Westminster examples of morality in public life

THE EDITOR: American author and professional speaker Spencer Johnson said, “Integrity is telling myself the truth. And honesty is telling the truth to other people.”

The UK’s defence secretary Michael Fallon resigned on November 2, 2017, admitting that his past behaviour towards women had “fallen short.” Fallon’s departure came after a broadcaster and newspaper columnist, Julia Hartley-Brewer, confirmed he had repeatedly placed his hand on her knee at a dinner in 2002. Fallon’s exact words to the media were:

“In recent days allegations have been made about MPs’ conduct, including my own. Many of these have been false, but I realise that in the past I have fallen below the high standards that we require of the armed forces, which I have the privilege to represent.”

In January, two prominent Canadian politicians stepped down from leadership posts over allegations about their behaviour toward women. Prime Minister Justin Trudeau announced that Kent Hehr, 48, had resigned as minister for sport and persons with disabilities while the government investigates allegations that he made inappropriate comments to women.

That announcement followed the resignation of Patrick Brown as the leader of the opposition Progressive Conservative Party in the province of Ontario. Brown stepped down early over allegations he made unwanted sexual advances to two women. He strongly denied the claims, which surfaced in a report on CTV News earlier.

In November 2017, the UK’s Priti Patel, Britain’s first Indian-origin Cabinet minister, resigned as international development secretary as the political crisis engulfing the British government intensified. Hers was the second Cabinet resignation within a week. Defence secretary Fallon had resigned over sexual harassment allegations the week before.

Patel’s resignation came after an intense day at Westminster amid further revelations about his dealings with senior Israeli politicians and a visit to Israel during a “family holiday” over the summer.

Accusations and counter allegations about the extent to which Downing Street knew of her visit and subsequent policy proposals also ensued.

Patel, who was on an official trip to Africa, cut short her visit to return to meet the Prime Minister with her resignation announced shortly after a brief meeting at Downing Street.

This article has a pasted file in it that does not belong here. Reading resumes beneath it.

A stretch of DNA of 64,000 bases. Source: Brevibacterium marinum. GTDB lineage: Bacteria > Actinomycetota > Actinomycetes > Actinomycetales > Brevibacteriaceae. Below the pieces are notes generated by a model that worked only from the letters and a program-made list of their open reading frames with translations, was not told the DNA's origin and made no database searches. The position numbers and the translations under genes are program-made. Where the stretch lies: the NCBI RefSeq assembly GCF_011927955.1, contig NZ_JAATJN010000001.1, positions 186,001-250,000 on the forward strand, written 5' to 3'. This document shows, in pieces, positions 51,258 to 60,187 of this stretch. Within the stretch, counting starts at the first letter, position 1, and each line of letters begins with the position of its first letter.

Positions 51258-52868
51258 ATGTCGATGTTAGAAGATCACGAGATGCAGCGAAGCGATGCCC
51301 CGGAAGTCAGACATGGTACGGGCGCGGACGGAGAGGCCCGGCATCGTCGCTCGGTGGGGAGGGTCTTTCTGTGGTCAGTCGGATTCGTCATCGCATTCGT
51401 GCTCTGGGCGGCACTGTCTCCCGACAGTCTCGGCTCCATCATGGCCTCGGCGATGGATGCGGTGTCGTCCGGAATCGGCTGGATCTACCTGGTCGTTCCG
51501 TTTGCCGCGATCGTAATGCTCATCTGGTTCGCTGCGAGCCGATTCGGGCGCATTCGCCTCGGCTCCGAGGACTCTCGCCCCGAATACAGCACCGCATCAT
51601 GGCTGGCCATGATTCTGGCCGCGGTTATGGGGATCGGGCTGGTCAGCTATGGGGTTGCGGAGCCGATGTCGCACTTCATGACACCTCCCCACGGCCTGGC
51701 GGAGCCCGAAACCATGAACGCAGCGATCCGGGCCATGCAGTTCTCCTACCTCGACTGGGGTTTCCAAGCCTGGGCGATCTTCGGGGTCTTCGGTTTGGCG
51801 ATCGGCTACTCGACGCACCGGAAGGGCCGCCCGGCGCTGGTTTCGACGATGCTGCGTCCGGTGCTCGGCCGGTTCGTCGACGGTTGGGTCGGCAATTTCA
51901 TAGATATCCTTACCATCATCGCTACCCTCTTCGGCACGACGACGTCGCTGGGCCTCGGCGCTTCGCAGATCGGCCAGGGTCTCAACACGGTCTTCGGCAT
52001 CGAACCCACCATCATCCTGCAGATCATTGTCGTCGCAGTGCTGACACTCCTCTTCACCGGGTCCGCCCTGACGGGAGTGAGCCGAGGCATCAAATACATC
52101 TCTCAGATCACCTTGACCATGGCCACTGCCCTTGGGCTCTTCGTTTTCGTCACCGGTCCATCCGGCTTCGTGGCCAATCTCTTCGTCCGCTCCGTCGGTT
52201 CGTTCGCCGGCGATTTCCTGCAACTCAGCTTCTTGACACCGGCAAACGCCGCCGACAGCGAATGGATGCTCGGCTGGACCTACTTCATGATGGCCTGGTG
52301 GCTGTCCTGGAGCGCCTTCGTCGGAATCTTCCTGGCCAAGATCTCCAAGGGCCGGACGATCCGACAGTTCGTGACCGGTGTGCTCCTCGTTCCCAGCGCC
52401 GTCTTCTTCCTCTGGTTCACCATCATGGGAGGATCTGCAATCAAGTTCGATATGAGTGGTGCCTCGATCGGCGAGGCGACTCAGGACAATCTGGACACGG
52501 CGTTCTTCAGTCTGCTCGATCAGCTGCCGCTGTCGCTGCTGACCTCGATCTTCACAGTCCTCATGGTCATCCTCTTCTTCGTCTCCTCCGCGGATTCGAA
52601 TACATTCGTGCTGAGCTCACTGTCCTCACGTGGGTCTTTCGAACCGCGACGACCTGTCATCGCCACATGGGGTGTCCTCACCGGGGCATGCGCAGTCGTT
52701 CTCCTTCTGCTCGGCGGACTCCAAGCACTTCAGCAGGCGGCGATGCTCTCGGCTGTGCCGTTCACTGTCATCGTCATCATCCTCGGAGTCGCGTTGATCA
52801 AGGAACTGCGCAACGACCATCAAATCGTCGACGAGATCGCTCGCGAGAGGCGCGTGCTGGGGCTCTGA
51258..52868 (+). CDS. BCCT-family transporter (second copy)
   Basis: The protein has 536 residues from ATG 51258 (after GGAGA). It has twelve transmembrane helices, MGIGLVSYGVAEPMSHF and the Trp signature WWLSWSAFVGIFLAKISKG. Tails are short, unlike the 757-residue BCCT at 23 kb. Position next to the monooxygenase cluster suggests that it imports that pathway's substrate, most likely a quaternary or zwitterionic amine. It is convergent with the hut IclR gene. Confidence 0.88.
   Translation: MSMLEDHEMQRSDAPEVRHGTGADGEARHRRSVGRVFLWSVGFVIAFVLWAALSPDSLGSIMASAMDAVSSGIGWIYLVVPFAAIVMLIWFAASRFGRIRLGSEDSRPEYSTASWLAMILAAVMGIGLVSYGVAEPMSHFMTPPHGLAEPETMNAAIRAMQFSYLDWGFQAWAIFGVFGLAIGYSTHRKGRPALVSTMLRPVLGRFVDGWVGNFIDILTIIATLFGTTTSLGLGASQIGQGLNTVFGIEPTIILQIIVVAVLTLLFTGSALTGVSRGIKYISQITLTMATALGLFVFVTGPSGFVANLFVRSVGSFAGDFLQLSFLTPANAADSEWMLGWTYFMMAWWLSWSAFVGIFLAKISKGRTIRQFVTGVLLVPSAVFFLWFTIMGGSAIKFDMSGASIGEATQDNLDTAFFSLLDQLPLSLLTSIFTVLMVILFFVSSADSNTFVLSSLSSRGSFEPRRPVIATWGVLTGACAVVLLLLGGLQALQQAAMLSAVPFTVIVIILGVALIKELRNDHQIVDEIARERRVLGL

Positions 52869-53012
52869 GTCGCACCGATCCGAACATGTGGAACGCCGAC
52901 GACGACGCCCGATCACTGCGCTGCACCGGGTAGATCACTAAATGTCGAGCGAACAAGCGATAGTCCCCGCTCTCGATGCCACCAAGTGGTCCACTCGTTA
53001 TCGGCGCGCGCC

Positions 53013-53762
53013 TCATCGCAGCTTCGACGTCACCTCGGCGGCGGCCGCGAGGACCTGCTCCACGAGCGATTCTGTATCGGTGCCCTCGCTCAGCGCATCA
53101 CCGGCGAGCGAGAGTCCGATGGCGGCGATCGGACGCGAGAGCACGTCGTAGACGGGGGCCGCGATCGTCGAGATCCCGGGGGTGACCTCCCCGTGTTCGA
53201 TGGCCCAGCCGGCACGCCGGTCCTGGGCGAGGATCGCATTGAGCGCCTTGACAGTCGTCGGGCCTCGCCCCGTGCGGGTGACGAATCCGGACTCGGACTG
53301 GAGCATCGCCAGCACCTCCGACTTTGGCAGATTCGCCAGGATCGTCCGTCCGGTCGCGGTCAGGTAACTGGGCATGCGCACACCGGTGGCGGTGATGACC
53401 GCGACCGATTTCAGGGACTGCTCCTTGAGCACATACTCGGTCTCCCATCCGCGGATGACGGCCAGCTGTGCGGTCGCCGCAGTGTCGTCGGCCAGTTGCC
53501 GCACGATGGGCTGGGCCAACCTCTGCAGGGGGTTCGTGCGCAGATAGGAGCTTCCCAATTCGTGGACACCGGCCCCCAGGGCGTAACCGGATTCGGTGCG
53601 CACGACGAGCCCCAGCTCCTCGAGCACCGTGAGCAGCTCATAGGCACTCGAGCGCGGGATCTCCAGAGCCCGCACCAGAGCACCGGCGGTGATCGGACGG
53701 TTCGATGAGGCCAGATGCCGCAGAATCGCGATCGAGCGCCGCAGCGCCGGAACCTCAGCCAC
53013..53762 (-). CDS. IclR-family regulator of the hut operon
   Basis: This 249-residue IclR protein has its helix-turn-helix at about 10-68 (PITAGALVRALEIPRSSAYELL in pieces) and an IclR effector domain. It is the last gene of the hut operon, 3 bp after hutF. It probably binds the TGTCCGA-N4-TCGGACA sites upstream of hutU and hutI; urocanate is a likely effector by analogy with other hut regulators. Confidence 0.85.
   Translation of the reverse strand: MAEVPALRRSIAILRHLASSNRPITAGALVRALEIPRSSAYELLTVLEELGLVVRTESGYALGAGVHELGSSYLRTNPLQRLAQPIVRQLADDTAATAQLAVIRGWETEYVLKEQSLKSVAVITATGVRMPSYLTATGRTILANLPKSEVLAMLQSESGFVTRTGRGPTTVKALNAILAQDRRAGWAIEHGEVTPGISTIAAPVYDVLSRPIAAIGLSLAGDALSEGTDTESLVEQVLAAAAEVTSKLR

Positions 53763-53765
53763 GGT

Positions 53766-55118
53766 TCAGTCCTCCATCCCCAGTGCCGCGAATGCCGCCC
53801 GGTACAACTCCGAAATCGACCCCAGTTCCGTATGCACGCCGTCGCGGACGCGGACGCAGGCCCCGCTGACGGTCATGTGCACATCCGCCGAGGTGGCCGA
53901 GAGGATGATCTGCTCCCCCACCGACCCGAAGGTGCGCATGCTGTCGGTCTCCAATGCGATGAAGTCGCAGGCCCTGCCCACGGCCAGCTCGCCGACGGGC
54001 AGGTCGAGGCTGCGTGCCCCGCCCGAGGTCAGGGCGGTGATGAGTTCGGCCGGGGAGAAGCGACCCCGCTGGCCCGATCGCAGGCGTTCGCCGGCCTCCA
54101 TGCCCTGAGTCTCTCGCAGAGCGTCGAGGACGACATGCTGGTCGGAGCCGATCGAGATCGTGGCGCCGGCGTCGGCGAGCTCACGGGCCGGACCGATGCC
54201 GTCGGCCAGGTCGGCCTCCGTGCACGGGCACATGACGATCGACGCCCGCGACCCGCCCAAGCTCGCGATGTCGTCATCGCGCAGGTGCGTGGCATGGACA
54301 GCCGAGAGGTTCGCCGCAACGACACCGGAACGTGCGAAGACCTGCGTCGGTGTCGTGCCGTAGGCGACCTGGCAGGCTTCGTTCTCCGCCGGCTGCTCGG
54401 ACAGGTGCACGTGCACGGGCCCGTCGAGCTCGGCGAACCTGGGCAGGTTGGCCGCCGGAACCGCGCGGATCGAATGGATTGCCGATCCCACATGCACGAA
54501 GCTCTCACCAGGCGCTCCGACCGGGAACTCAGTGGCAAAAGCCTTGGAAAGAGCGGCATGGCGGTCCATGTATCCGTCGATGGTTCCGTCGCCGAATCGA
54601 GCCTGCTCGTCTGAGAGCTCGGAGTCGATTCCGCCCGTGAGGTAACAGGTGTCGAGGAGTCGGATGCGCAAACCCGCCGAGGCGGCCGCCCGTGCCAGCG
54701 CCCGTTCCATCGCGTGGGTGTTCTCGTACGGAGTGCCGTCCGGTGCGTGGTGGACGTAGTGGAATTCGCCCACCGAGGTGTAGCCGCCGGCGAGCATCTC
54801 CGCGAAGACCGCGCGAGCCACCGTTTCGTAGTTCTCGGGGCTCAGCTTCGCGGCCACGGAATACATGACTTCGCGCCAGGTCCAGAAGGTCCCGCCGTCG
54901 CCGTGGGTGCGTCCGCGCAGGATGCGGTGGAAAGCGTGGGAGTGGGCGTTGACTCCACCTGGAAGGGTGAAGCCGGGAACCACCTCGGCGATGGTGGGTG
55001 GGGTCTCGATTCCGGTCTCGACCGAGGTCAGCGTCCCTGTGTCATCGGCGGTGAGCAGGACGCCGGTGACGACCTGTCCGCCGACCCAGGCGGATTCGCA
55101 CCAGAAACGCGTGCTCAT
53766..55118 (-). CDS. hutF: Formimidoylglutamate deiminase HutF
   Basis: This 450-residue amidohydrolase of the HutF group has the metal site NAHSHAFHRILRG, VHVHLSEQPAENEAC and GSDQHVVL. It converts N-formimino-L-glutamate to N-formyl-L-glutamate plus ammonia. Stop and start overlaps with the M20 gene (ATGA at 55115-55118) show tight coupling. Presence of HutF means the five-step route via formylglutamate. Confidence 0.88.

In her resignation Patel apologised for the “distraction” the reports on her activities had created from the government’s operation.

“While my actions were meant with the best of intentions, my actions also fell below the standards of transparency and openness that I have promoted and advanced,” she wrote.

Patel publicly apologised for failing to disclose 12 meetings with senior Israeli politicians, including Prime Minister Benjamin Netanyahu, during a “family holiday” to Israel in August 2017.

In November 2017, the Scottish National Party childcare minister resigned over an offensive remark he made to a woman rather than physical sexual harassment, it has emerged amid warnings to other male MSPs that they should be “extremely worried.”

At the time, senior sources told the Telegraph Mark McDonald’s behaviour toward the woman “was not physical in any sense at all” and he made the comment to the woman several months prior to his resignation.

There is an adage that goes, “Integrity is doing the right thing, even if nobody is watching” so that we can exemplify H Jackson Brown’s “live so that when your children think of fairness and integrity, they think of you.”

We may need to refuel at the moral compass station.

H STEW via e-mail


"Westminster examples of morality in public life"

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